The investigation was prompted by an investigation conducted last year by the Thomson Reuters Foundation and The New Humanitarian in which more than 50 women accused humanitarian workers from the WHO and other charities of demanding sex in exchange for jobs between 2018-2020.
In its long-awaited report, the commission found that some 21 of the 83 alleged perpetrators were WHO employees, and that the abuses, which included nine reports of rape, were committed by national and international personnel.
“The review team has established that the alleged victims were promised jobs in exchange for sex or to keep their jobs,” commission member Malick Coulibaly told a news conference. Many of the male perpetrators refused to use a condom and 29 of the women became pregnant and some were later forced to abort by their abusers, he added.
WHO Director-General Tedros Adhanom Ghebreyesus, who has promised zero tolerance for sexual abuse and is said to be seeking a second term at the United Nations health body, said the report made “heartbreaking reading” and was he apologized to the victims.
“What happened to you should never happen to anyone. It is unforgivable. My top priority is to make sure that the perpetrators are not excused, but held accountable,” he said, promising more steps.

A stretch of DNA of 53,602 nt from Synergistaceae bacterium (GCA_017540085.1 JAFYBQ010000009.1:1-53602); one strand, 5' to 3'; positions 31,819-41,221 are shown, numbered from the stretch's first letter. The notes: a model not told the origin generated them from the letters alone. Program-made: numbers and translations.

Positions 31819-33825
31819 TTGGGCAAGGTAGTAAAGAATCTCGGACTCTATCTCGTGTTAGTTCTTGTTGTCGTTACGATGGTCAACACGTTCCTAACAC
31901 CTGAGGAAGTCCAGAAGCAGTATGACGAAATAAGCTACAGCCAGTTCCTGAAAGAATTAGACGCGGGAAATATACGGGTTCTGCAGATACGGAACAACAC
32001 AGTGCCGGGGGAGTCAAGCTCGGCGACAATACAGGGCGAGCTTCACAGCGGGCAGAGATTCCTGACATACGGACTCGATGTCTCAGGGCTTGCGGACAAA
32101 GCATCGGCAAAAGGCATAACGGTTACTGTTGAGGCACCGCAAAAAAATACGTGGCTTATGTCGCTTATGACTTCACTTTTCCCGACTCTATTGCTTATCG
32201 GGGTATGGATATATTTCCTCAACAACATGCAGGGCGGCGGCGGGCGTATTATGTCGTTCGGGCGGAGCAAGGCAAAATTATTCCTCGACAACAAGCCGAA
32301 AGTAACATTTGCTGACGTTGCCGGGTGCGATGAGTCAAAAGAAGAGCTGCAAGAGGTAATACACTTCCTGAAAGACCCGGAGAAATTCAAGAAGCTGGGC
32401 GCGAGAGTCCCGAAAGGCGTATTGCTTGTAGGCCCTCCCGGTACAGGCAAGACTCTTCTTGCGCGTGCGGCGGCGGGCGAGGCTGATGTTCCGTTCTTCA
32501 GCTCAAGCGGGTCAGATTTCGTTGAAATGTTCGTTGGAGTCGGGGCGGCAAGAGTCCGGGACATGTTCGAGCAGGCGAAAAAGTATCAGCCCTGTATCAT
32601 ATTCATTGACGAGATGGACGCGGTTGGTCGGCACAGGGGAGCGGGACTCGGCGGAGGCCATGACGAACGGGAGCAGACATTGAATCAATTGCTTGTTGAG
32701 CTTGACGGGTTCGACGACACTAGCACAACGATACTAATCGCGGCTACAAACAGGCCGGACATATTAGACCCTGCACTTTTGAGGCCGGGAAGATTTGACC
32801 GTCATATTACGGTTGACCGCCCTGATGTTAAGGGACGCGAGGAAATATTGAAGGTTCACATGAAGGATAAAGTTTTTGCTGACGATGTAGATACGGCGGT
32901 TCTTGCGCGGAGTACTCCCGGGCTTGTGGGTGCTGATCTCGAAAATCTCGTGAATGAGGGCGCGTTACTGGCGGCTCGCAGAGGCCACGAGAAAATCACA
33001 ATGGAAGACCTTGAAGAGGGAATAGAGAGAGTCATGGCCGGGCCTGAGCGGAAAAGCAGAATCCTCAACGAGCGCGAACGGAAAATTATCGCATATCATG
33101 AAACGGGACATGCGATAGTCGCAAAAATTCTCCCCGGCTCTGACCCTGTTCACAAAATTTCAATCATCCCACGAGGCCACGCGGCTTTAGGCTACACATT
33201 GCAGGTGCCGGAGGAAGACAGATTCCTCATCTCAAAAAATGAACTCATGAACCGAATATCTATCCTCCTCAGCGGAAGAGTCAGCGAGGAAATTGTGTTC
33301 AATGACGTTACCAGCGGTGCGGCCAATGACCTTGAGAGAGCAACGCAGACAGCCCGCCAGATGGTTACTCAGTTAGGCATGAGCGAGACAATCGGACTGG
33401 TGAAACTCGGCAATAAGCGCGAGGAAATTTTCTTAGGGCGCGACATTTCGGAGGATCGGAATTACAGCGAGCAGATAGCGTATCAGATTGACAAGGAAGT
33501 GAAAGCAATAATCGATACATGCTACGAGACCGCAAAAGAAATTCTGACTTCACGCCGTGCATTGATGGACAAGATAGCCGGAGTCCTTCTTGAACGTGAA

Regional director Matshidiso Moeti said the health agency was “shocked, horrified and heartbroken” by the findings.
Known perpetrators have been barred from future employment at WHO, while the contracts of the remaining four people employed by the agency have been terminated, authorities said.
One girl, a 14-year-old girl named “Jolianne” in the report, told the commission that she was selling phone recharge cards on the side of the road in April 2019 in Mangina when a WHO driver offered to take her to home. Instead, he took her to a hotel where she says he raped her and later gave birth to their son.
Some women, who indicated they were already employed, told the review team that they continued to be sexually harassed by men in supervisory positions that forced them to have sex to keep their jobs, get paid, or get a higher paying position.
Some said they had been fired for refusing to have sex, while others did not get the jobs they wanted even after having sex.
The alleged victims “did not receive the support and assistance necessary to live such degrading experiences,” says the report.
In June last year, the Congolese government announced the end of the two-year outbreak that killed more than 2,200 people, the second largest Ebola outbreak since the virus was identified in 1976. The Congo and other aid agencies too They have agreed to investigate the sexual incidents. abuse.
The Congolese human rights minister did not immediately respond to a request for comment.